Deciding you want to open your own business is a huge step towards your future. It takes guts, courage, and a whole lot of work to be a successful entrepreneur, and it may just end up being the best decision you make. With that said, deciding to open your own business is only half the battle; there are the logistics that you also need to worry about, and you need a complete business plan. So, as you start to figure out the business plan, one of the first things you’re going to need to think about is the actual structure of your business.
An LLP or a Limited Liability Partnership is a very common type of business to pursue. But just because it’s common, doesn’t mean it’s automatically right for you. Let’s take a closer look at some of the main pros and cons of an LLP.
The Pros of an LLP
Let’s begin with the pros of an LLP. This is really ideal for those companies that have a partnership that they want a protected liability on. It’s almost a blend of partnerships and corporations. The idea is that one partner of the company is not liable for the misconduct or negligence of the other partner. The liabilities are in fact limited and are based on the investment they made in the company, not the overall debt.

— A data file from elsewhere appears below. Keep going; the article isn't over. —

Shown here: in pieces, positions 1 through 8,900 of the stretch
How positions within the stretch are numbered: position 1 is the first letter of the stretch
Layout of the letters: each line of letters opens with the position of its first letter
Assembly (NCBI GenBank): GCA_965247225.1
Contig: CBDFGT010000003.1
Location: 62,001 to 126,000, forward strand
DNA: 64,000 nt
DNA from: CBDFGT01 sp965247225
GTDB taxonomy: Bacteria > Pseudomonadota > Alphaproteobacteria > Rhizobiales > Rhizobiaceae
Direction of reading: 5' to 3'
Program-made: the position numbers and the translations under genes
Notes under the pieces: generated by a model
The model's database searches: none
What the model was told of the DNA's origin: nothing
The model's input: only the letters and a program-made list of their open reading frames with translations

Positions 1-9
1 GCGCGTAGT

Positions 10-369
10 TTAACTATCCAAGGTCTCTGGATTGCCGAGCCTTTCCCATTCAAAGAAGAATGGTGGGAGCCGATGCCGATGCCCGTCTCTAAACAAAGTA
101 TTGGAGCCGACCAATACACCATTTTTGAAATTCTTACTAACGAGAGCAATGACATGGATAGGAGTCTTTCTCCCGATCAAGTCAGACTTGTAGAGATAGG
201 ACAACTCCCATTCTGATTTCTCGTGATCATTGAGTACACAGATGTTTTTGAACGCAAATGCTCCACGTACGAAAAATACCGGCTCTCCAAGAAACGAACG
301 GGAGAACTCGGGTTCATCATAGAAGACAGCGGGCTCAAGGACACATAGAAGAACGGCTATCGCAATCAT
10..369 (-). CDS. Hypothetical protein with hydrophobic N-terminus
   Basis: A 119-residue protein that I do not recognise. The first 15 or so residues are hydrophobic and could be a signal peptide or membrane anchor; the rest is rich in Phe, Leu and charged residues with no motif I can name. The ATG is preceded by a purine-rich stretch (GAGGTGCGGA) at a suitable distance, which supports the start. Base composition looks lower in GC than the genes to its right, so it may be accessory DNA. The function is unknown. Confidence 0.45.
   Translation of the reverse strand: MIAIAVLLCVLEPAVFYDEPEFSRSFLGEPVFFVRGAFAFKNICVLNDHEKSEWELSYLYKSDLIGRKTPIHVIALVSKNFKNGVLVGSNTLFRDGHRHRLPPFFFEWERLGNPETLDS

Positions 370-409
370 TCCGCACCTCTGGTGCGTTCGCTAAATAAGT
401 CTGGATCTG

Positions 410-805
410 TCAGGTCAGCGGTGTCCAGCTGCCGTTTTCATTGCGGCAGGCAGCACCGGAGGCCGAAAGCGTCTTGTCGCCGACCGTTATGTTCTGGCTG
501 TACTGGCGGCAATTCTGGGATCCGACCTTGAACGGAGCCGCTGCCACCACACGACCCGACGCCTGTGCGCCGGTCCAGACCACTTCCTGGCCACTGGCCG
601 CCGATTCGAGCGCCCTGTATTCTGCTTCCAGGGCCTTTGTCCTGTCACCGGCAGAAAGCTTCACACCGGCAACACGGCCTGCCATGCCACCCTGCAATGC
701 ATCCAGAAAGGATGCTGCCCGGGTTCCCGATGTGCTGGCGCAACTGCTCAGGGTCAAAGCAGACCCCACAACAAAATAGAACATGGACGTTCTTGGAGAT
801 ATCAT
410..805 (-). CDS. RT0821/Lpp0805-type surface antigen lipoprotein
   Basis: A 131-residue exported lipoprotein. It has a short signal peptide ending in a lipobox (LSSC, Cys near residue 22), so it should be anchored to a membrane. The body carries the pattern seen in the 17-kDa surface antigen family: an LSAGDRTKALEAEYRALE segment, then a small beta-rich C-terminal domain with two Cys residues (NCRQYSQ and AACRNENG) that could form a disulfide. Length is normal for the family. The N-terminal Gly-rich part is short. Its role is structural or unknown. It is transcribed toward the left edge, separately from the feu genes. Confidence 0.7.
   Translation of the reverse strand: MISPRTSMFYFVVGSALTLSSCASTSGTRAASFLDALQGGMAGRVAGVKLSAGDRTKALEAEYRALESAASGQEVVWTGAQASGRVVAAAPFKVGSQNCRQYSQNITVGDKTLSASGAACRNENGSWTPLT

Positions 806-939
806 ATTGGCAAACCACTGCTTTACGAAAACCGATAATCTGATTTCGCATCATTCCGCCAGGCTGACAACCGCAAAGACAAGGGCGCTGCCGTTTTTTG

Then there is the fact that an LLP offers separate legal entities. What this means is that the partners can own a property and also move forward with suing as a way to protect their own interest.
There is also the fact that an LLP is able to take advantage of a wide range of tax benefits – the very same benefits that are offered to partnerships.
Because the tax benefits can seem a little confusing and overwhelming to those just starting out, it makes sense to connect with a company like Goodman Jones who don’t just take on the role of an accountant, rather they take a close look at your specific business and industry and look for ways to improve its financial performance. Goodman Jones can help with everything from a gift aid small donations scheme, to how to ensure your company survives the current climate during COVID-19, cross-border obligations and arrangements, and so forth.
What About the Cons?
Just as there are some obvious pros to an LLP, there are also cons to be aware of. These can include:
- You will need to pay employee taxes based on each person’s income
- Typically, there is more paperwork involved with setting up an LLP
- There needs to be at least one general partner
Let’s not forget there is a minimum number of two people in an LLP, which means that if one decides to leave the business, the LLP could be looking at dissolution. Then there is the fact that all the LLP accounts have to be put on public record, which for some can seem like a con.
These are just a few of the basics when it comes to the pros and cons of LLP, which is why it’s so important to do as much research in advance as possible.
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